A Needed Correction in Our Perspective

But I believe there is an even more fundamental matter that must be addressed: preachers and hearers must reorient their perspective toward the Old Testament, and indeed the whole of the Bible. In the past I have heard even conservative pastors wonder aloud if expository preaching from the Old Testament is worth the effort, even if all the issues already detailed can be solved. I believe preachers must reject this notion of the Bible and application, especially if we want believers to grow in maturity and become equipped for ministry (Col 1:24-29). Without this change in perspective expositors could believe quite rightly that the Old Testament is fully trustworthy and thus inerrant, yet not act as if they believe it is useful for Christian living. Indeed, the preacher in this case acts as if the Bible must prove itself before it has the right to be heard. Of course, such a stance conflicts with key passages such as Psalm 19:7-14 and 2 Timothy 3:14-4:2.

A Personal Confession

Like many other teachers, preachers and commentators, for years I offered rationales for reading, hearing and studying the Old Testament based on an unwitting acquiescence to this belief. I did so with the good intention, or so I conceived of it, of helping students and parishioners “apply the Bible to their lives.” I wanted them to benefit from the Old Testament in ways I had appreciated in my own life.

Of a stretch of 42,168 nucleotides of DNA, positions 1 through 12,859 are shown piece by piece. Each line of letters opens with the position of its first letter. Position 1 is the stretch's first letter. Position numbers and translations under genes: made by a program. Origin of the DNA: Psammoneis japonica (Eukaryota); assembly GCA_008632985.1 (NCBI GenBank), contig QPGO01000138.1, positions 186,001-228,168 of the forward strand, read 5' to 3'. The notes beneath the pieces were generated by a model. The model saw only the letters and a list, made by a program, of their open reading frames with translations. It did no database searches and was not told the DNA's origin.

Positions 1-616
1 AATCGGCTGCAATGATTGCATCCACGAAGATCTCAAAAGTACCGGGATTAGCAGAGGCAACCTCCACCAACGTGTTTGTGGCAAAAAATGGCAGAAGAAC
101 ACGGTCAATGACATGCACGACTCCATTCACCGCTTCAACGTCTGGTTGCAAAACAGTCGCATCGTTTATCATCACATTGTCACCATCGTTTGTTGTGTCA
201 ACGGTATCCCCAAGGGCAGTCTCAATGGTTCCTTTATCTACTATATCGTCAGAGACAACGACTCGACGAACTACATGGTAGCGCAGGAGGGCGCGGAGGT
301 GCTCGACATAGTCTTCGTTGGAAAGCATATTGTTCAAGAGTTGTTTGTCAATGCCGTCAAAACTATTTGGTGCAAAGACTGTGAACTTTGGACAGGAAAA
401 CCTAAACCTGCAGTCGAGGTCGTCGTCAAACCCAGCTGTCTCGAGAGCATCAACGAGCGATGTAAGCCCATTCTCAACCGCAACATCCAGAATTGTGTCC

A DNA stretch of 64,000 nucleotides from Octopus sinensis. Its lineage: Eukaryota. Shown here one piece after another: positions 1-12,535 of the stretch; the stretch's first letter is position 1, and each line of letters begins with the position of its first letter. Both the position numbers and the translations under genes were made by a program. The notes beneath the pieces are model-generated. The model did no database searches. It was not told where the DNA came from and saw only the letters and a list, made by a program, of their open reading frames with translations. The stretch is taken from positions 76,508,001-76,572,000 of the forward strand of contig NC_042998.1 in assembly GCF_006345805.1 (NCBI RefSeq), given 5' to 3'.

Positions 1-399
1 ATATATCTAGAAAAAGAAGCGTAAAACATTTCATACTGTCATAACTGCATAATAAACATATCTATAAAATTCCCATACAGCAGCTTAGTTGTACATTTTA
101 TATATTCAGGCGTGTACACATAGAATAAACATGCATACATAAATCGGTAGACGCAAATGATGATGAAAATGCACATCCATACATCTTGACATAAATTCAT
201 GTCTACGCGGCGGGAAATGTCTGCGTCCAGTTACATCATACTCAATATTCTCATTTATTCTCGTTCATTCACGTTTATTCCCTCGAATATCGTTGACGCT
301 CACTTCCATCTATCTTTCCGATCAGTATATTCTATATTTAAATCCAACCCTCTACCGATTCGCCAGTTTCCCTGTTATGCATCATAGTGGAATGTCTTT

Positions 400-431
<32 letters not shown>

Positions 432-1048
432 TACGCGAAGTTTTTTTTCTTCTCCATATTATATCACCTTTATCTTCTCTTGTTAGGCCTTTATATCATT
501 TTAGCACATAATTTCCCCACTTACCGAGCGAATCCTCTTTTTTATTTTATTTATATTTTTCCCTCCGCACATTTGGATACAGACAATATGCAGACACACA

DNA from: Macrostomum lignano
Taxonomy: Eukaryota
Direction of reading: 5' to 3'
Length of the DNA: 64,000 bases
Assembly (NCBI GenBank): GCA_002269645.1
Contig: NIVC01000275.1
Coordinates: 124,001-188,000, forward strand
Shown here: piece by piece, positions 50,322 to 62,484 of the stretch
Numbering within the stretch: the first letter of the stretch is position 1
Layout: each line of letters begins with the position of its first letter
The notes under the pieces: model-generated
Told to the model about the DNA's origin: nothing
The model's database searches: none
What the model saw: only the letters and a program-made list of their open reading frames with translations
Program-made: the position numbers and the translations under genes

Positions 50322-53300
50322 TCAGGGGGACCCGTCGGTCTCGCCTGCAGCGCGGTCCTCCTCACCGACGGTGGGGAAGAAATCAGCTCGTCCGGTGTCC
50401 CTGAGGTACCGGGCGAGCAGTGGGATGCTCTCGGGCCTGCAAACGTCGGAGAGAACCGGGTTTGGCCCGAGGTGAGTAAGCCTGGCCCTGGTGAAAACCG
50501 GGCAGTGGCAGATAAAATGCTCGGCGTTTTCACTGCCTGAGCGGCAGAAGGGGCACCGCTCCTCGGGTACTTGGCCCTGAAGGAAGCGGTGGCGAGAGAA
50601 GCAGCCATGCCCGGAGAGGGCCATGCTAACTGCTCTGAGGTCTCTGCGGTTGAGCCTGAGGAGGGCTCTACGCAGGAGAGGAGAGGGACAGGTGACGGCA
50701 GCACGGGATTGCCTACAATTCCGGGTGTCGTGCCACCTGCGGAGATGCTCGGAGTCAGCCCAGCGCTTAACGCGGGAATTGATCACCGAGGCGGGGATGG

After years of trying to explain why the Old Testament matters for believers, I have come to two basic conclusions. First, New Testament writers do not treat the Old Testament as a problem to be solved. They consider it writing “breathed out by God” that is “profitable for teaching, for reproof, for correction, and for training in righteousness, that the man of God may be competent, equipped for every good work” (2 Tim 3:16). Second, the more I repeated and/or dealt with the false problem rather than placing the responsibility on hearers, especially Christian hearers, to obey the Old Testament, the harder I was making it for my students and parishioners to come to terms with the whole word of God. It is true that many Christians seem to believe that the Old Testament must prove itself relevant before they will hear it, but it is not true that the best way to help them is to act as if their perhaps inadvertent, yet fundamentally erroneous and ultimately rebellious, presupposition is correct. The best way to help them is to replace the incorrect presupposition with correct ones, and then aid them in reading the Bible effectively.